# Why does "class" at the top of a header file work?

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Basically, if I have the following:
// some header file

class foo;

class bar
{
foo* f;
};


I've seen this done in larger software projects so I thought I'd give it a shot, but I can't seem to find an explanation why simply putting "class classname" at the top of a header file works whereas trying to include the header file that contains the class declaration occasionally results in complier errors (due to multiple headers trying to include each other).

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class foo; is a forward declaration; it just tells the compiler that foo is a class, and you'll give it the definition of it later.

Because the compiler doesn't know the classes size or anything, you can only use pointers or references to the class, and not call any class methods until you include the header.

Usually you'd use the forward declaration in the header, so you don't pull foo's header into that file, and then you'd #include "foo.h" in bar.cpp, so you can call it's methods and so on.

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Well, like you said, if you have circular dependendies (foo.h includes bar.h and bar.h includes foo.h), you'll get this after the preprocessing stage:

class foo{    bar* b;  // uh, what is bar?};class bar{    foo* b;  // I know foo!};

So now foo can't find bar. Switch the include order, and bar can't find foo.

The solution is to tell the compiler that there is a class "foo" (or bar) but not declare its contents.

class bar;   // Hey, there's a class named barclass foo{    bar* b;  // Ah, I know that bar is a class, so I know how make a pointer to it};

This only works for pointers, because to define pointers the compiler doesn't need to know the contents of the type.

This is what everyone will say. However, I'm myself a bit confused about one thing: this assumes that pointers are always the same size. In C, yes. In C++, not necessarily, AFAIK. If you have classes with, say, multiple virtual inheritance, pointers to such classes can take up multiple words in certain compilers (MSVC++). So how does this work with forward declarations? How can the compiler be sure about a pointer's size if it knows nothing about the type's inheritance structure?

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Wow, thank you for the fast response! :)

Makes sense now.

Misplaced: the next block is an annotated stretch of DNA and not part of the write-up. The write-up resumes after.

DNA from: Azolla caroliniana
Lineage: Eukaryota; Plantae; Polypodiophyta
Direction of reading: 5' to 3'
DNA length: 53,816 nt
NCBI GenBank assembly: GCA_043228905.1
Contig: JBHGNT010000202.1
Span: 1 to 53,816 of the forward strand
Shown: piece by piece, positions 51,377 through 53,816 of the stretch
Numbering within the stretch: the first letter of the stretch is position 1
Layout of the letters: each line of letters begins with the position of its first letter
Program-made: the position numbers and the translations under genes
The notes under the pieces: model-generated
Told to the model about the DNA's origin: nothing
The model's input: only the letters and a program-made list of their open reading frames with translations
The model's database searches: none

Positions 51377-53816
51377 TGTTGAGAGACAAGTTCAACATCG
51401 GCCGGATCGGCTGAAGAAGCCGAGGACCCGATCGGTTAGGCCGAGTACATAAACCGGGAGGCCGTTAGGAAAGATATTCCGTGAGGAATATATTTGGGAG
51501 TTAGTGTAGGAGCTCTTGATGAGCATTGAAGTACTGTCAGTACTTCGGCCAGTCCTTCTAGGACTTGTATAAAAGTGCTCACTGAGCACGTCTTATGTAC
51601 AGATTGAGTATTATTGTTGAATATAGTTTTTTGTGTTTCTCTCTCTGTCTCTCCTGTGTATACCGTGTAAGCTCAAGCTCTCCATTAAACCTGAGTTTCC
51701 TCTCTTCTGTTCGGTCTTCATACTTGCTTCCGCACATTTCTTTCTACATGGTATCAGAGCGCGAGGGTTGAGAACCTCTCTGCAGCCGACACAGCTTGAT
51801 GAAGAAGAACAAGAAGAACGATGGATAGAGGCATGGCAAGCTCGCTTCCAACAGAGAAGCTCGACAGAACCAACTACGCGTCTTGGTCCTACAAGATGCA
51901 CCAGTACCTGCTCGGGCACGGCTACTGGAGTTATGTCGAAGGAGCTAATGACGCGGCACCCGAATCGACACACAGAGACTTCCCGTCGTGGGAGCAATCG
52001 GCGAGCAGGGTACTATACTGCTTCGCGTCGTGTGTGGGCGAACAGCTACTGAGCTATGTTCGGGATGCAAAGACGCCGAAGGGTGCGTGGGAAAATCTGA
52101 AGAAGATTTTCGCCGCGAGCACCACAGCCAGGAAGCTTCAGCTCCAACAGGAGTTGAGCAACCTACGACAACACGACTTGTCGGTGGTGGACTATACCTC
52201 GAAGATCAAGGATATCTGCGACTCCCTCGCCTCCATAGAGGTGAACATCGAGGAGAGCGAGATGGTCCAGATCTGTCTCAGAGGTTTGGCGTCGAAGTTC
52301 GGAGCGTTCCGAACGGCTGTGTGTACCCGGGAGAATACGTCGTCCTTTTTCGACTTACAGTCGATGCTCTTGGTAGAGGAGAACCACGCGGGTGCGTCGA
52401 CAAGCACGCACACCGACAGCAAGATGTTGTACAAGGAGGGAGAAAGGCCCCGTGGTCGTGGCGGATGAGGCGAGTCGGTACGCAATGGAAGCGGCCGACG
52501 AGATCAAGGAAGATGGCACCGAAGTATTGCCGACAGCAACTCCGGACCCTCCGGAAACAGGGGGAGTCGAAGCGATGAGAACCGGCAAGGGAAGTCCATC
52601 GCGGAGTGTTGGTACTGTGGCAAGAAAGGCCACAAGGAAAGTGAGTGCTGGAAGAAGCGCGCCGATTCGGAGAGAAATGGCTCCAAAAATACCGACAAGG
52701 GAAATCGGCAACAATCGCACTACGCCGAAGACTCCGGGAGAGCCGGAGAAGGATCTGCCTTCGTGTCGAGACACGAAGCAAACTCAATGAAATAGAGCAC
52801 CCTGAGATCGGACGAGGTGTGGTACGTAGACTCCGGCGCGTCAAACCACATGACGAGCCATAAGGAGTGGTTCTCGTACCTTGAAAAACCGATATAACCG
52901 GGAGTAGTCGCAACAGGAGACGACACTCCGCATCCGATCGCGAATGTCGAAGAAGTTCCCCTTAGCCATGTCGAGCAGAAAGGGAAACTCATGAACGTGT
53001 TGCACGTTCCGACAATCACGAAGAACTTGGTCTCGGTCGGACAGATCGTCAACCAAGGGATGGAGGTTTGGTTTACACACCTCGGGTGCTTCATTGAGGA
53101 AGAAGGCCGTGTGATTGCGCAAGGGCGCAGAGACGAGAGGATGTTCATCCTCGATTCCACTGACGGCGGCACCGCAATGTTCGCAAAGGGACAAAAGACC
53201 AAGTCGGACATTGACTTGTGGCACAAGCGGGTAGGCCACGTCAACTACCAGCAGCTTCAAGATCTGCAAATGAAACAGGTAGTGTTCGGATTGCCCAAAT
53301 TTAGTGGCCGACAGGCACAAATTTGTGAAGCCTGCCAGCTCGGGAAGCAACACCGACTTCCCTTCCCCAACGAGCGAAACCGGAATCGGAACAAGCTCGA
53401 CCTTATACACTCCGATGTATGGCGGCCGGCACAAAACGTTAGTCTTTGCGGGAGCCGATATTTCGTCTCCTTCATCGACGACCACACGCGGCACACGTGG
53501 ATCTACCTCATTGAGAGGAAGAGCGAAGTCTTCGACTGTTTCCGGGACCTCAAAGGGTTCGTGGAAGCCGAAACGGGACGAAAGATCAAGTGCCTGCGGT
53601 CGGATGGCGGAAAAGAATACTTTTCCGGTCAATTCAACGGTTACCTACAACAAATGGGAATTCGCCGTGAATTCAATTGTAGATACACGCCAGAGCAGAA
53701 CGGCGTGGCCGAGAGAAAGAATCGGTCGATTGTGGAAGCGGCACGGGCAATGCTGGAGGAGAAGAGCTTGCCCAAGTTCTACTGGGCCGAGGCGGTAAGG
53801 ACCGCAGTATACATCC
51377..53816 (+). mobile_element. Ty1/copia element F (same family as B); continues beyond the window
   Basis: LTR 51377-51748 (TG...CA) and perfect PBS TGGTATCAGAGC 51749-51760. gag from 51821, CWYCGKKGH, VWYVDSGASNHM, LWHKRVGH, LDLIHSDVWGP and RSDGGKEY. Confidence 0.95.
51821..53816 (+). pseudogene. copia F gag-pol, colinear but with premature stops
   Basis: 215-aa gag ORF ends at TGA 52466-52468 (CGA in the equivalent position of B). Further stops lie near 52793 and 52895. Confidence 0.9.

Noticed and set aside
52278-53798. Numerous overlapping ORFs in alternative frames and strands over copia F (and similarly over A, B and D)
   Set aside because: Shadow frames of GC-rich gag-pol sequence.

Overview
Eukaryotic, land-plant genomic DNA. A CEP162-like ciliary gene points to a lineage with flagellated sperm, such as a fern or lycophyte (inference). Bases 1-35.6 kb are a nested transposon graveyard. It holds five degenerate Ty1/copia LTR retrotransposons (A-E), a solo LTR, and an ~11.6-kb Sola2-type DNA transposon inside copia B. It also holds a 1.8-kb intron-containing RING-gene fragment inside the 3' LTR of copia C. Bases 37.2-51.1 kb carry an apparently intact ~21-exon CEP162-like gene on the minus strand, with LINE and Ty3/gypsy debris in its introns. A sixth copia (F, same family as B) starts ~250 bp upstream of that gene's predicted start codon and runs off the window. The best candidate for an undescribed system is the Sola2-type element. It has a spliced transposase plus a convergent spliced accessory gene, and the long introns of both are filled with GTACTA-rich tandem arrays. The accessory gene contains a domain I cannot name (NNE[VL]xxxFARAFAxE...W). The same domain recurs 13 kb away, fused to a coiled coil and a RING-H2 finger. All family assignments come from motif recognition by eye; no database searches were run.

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Quote:
 Original post by Mike nlI'm myself a bit confused about one thing: this assumes that pointers are always the same size. In C, yes. In C++, not necessarily, AFAIK. If you have classes with, say, multiple virtual inheritance, pointers to such classes can take up multiple words in certain compilers (MSVC++). So how does this work with forward declarations? How can the compiler be sure about a pointer's size if it knows nothing about the type's inheritance structure?

A pointer to an object is a pointer to an object. C++ and C are the same in this respect, otherwise there would be no compatibility between billions of lines of C code and C++.

There is no reason why multiple inheritance or virtual inheritance would affect a pointer-to-object size. No so with pointer-to-member, but pointer-to-object is not different than, say, pointer-to-int.

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Quote:
 Original post by BregmaNo so with pointer-to-member,

Ah right, that's what I was thinking of. My bad, thanks :)

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Multiply inherited objects have multiple addresses, indeed (well, sort of). However, it doesn't mean that the size of the pointer grows, or that you need to keep track of multiple addresses. Here's the idea. Let's have a class C which inherits from classes A and B, i.e. class C : public A, public B. Let Base be the base address of an instantiated object of class C. Assuming the compiler places the sub-objects(*) in order, object A will also share the same Base address. Object B will be placed at Base + sizeof (A). How can object C and sub-object A share the same address? Pretty simple, object C is aware of the sub-objects it contains. When accessing functions, it can choose the correct v-table (or the correct part of the v-table if one sees this as one big v-table). Let's now cast a C* pointer to a B* pointer. Since object B is unaware of C's v-table, the compiler needs to change the address when casting, so the correct v-table is chosen when invoking functions. How this is to be achieved is known at compile time. All you need to do is stay away from reinterpret_cast, because it won't bother to switch the address for you.

--
* Possibly an incorrect term. I refer to the objects of classes A and B, which the object of class C inherits.

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Everything you just said, Cybernator, is implementation-defined. I've heard that some implementations represent virtual functions as function objects, rather than with a vtable.

Just something to keep in mind.

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@Oluseyi: True, but the point was just to give an idea why it's not necessary to "enlarge" the pointer, so I took the liberty to base the rant with a particular implementation in mind. To all C++-standard lawyers, I apologize if this was offending or something.

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Quote:
 Original post by CybernatorTo all C++-standard lawyers, I apologize if this was offending or something.

Heh, I like that phrase. Almost as good as when someone called SiCrane a "C++ athlete".

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